P.S. to my long-suffering correspondent applicants; I am STILL working on getting in touch with all of you!  If you’re in Asia, Africa, the Middle East, Australia, New Zealand or South America you should have heard from me by now.  Europe, Canada and the U.S. are still in process.


Posted in Resources

I’m looking forward to meeting  readers at the Child in the City of Play symposium at MoMA this Friday.  Just to clear up some confusion, I am not speaking, but images from the blog are serving as a visual backdrop for the day and I’ll be there for the duration, so do say hello!

If you don’t have a ticket, you can

  • follow the live stream of the event:,
  • chance the stand-by line beginning at 12pm in the lobby at 4 W. 54 St.
  • join me and Sharon Unis of Pop-Up Adventure Play Saturday morning 10 am at Le Pain Quotidien right inside Central Park near 69th and CPW for an impromptu walk around the playgrounds (with wider excursions to follow based on the weather and everyone’s inclination…).

See you soon!

[the above image, of designer Saul Bass’ proposed but never built playground, is included in the catalogue for the MoMA show, as well as my slideshow of Mid-century modern playgrounds for dwell magazine,  but it was originally unearthed and posted online by Sandi Vincent at the great blog aqua-velvet.  Fascinating, isn’t it, that he was interested in playgrounds…  Model Playscape 1961, as published in Graphis 97]


Posted in Uncategorized

If you’re in the Philadelphia area, don’t miss the chance to join my friend Alex Gilliam of Public Workshop TOMORROW, Saturday October 13, from 10 to 2 to build a pop-up adventure playground in a vacant lot.

It already has a mountain, and yes, a volcano.

The project is part of Tiny WPA, a program initiated by Public Workshop that “places young adults at the forefront of stimulating community engagement and civic innovation in Philadelphia by empowering them to design and build improvements to the City’s public spaces, schools, and micro infrastructure”.

Don’t fail to stop by this weekend for “tinkering, collaboration, and adventure, and conversations about the state of play in Philadelphia and the essential role young adults can play in the design of a city.”

You too can learn to use sharp, spinning power tools…don’t miss it!


Posted in Contemporary Design, Play DIY

Thanks to all those of you who came to the first ever “Open for Play” event in London Wednesday evening!  I forgot to take any photos, but we had a packed room full of professional play makers, workers and a healthy dose of those who, like myself, fall in the category of “enlightened amateur”.  It was a joy to meet many of you; do keep in touch.  The evening was recorded, so the talks will be online soon.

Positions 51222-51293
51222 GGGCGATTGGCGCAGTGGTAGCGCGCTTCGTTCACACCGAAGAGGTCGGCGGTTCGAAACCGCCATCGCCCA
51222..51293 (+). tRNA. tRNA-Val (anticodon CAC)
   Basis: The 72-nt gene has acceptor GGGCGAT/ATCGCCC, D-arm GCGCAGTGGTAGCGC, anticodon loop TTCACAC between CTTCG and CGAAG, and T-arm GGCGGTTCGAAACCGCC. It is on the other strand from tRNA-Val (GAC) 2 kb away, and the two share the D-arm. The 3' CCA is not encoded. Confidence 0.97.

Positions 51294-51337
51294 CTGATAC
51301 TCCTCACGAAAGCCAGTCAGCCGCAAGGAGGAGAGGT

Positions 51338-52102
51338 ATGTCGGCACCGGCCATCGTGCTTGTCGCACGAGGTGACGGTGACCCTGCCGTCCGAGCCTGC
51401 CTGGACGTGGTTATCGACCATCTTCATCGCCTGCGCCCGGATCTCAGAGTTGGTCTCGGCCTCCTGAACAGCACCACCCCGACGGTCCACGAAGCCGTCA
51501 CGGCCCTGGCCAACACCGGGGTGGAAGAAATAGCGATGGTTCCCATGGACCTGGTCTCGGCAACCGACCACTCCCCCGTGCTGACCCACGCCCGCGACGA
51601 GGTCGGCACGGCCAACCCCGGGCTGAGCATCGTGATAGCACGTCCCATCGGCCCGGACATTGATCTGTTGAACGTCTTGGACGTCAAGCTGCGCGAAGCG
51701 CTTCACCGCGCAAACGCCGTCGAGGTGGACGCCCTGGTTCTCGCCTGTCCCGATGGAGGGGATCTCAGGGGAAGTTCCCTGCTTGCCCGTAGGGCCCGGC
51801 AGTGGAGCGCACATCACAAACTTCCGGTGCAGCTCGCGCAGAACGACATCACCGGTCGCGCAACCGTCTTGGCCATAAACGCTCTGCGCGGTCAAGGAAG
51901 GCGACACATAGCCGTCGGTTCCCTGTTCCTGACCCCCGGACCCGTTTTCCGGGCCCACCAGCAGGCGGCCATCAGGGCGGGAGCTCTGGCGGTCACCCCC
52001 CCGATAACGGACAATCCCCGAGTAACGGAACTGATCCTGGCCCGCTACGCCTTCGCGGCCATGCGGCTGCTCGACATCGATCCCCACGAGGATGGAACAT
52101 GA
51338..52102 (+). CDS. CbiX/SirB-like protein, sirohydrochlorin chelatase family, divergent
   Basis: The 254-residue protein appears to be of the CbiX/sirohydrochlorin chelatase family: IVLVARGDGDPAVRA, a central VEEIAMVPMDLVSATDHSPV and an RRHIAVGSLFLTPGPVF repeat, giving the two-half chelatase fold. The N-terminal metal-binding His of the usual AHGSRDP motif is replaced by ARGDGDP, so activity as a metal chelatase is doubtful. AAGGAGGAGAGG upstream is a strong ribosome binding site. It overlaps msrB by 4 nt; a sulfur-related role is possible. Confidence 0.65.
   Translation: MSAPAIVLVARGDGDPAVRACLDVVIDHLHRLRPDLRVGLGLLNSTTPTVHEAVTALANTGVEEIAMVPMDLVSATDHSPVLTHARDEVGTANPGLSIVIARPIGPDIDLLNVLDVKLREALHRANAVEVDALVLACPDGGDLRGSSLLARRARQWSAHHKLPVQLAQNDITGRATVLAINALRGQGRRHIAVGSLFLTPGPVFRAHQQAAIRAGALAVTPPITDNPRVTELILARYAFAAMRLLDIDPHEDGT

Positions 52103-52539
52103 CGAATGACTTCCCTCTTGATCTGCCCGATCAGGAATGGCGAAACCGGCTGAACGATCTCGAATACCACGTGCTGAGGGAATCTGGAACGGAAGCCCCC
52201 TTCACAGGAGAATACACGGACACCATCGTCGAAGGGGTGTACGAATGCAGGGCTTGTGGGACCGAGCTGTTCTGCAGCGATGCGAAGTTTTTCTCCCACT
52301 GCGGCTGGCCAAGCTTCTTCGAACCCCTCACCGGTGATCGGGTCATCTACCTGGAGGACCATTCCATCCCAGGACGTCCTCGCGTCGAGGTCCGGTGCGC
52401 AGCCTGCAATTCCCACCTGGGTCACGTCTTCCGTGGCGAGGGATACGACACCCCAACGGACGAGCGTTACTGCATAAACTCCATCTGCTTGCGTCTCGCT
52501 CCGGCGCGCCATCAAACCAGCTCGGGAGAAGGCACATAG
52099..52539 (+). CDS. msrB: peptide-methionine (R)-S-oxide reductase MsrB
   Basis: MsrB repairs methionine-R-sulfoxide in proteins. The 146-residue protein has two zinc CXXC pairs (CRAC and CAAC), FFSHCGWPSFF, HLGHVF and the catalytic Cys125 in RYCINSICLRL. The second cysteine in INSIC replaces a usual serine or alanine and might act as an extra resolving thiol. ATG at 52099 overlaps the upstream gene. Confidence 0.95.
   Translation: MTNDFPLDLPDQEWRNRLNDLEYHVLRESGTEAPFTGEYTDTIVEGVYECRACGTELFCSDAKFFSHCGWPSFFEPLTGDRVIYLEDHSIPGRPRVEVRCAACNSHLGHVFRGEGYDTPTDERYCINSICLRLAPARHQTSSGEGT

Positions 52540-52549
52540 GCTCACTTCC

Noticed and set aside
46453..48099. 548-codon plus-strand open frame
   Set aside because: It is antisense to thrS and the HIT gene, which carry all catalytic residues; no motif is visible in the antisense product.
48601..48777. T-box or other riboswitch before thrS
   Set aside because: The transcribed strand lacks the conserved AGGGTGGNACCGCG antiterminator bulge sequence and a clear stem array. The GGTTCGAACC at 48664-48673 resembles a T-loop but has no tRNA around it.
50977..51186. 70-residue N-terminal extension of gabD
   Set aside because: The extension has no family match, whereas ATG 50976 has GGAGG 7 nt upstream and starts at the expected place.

I also thought you might be interested in the results of the feedback we collected at the meeting.

We asked attendees to rate the current state of play design:  it averaged just over 6 on a 1 to 10 scale.  So a general recognition, across all the types of attendees, that there is room for improvement.

We also asked each attendee what, in their view, was the single area of play provision that most needed improvement.  Answers varied, but all were fascinating.  Here are a few:

“Public knowledge and consciousness about the benefits of play”
“Interlinked thinking about better spaces for children and parents…adventure”
“Play in the public realm – streets, homezones, etc.”
“Tolerance by all, toward all”
“I think we are in danger of becoming obsessed with natural play at the cost of other types…need more localisation!”
“School playgrounds”
“Freedom to play – move from generic equipment”
“Procurement process”
“Permeability,  multi-functionality, multi-generational appeal/ownership”
“Inclusivity for grown-ups, more gardening”
“Accepting risk’
“Science of childhood development influencing play provision and playground design”
“Developer/client expectations”
“Empowering makers”
“More fun, more dangerous”
“Adult attitudes to children”
“More risk-taking commissions”
“Original design that fits urban environments”

The strongest themes in the feedback were concerns over school–rather than public–playgrounds, a desire for greater originality and adventure, and multi-generational appeal.